An Economic Partnership Agreement (EPA) between the EU and six East African countries has been stuck for several years. When President John Magufuli’s Tanzanian government suddenly announced it was reviewing its position on the EPA with a view to endorsing it, EU officials were taken aback.
Foreign Minister Augustine Mahiga told local media on 27 February that negotiations had reopened on ‘technicalities’, with a view to taking the EPA back to the Tanzanian parliament for approval.
There is seemingly little economic incentive for President Magufuli to sign up to the EPA. Tanzania could already export its goods to the EU market under the ‘Everything But Arms’ agreement. Signalling readiness to sign the trade pact is more likely a sign that Magufuli is aware that relations with European leaders have become dangerously cold in recent months.
Negotiations between the European Union and the six-nation EAC on the agreement were concluded in 2014; Kenya and Rwanda have signed it and the Kenyans ratified it in September 2016.
But the trade deal, which seeks to dramatically increase market access for firms on both sides, has remained in limbo ever since because Tanzania, Burundi and Uganda have refused to sign it into law.
Faced with such a long-running impasse, the EU executive had instead been preparing the ground to allow Kenya and Rwanda to sign bilateral accords.
The EAC summit in Arusha in early February appeared to pass the final death sentence to the EPA, and deal a hefty blow to the EAC’s credibility as a regional actor. Leaders agreed that after nearly five years of trying and failing to reach a common position, each country should be able to go its own way with the EU after a four-month grace period.
The EPA with East Africa has followed a pattern similar to other regional EPAs, as only the deal with the Southern African Development Community has come into force. This has increased the pressure on the EU executive to abandon or reappraise its approach to trade deals with Africa.
In his State of the Union address last autumn, Commission President Jean-Claude Juncker mooted the prospect of a continent-to-continent trade pact between the EU and Africa, although officials on both sides see it only as a long-term project.
The European Commission is close to invoking Article 96 of the Cotonou Agreement and cutting off all financial support and political relations with the Tanzania government, EURACTIV understands. The EU’s ambassador Roeland Van de Geer was expelled from Tanzania in November after raising concerns about democratic freedoms and human rights.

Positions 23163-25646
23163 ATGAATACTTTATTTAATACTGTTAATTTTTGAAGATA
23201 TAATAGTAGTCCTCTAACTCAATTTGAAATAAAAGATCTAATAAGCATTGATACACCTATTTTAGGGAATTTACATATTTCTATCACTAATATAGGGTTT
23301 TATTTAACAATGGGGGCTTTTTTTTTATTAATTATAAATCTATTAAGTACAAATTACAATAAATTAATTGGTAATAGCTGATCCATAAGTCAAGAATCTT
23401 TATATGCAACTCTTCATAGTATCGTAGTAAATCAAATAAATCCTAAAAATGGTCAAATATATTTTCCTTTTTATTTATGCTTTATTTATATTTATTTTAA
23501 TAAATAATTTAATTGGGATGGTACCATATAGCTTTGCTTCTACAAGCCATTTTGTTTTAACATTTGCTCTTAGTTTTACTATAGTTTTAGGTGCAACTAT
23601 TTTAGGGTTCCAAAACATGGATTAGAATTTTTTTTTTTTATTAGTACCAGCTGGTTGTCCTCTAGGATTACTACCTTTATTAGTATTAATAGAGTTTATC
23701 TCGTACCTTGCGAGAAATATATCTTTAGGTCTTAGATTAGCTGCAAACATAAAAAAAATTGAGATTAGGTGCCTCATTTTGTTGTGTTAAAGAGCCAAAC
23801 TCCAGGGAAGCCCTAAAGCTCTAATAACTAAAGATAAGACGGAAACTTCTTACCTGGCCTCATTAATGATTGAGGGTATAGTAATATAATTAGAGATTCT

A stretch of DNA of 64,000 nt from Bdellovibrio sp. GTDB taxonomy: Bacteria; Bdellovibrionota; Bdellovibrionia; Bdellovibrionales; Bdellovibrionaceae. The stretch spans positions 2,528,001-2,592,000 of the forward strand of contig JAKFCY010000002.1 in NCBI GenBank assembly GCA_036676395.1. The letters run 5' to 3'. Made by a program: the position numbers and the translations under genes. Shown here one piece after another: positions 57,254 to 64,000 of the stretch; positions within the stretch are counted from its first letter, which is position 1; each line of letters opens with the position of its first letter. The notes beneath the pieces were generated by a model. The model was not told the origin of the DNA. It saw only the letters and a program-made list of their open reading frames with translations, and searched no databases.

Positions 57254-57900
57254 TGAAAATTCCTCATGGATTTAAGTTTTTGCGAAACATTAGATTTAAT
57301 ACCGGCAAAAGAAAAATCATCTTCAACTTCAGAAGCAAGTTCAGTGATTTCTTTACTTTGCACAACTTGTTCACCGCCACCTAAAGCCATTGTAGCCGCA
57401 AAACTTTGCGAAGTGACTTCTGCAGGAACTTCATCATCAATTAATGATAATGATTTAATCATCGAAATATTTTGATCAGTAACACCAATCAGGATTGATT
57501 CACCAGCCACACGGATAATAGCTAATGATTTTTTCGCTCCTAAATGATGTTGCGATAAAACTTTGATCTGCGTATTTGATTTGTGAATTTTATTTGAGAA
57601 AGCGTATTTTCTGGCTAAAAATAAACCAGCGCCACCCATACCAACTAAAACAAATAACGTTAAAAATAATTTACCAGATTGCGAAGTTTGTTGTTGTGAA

‘He (Magufuli) has managed to completely destroy relations between the EU and Tanzania. The mood upstairs [in the Commission] is very ugly,’ one Brussels official told EURACTIV.
Several EU countries, including Denmark, Sweden and Belgium, have already cancelled bilateral aid programmes worth around €50 million, but invoking Article 96 would strike down the €100 million the Commission gives Tanzania in budgetary support each year.
In signs of a new rapprochement in recent weeks, Magufuli’s office released photographs in early February of the Tanzanian president meeting with Van de Geer’s successor, Charles Stuart.
But Brussels is still waiting for substantive negotiations on the EPA to re-start. There are also few signs that Tanzania is opening up its trade policy. At the Trade Policy Review of the East African Community on 20 March, the EU noted that Tanzania and Burundi had failed to ratify the WTO Agreement on Trade Facilitation.
A European Commission official told EURACTIV that it has still not received any “specific requests” from the Tanzanian government on the ‘technical queries’ it wants to resolve.
The official added that the EU executive “remains fully committed to this agreement and is ready to engage as soon as Tanzania and other members of the EAC are ready”.
[Edited by Zoran Radosavljevic]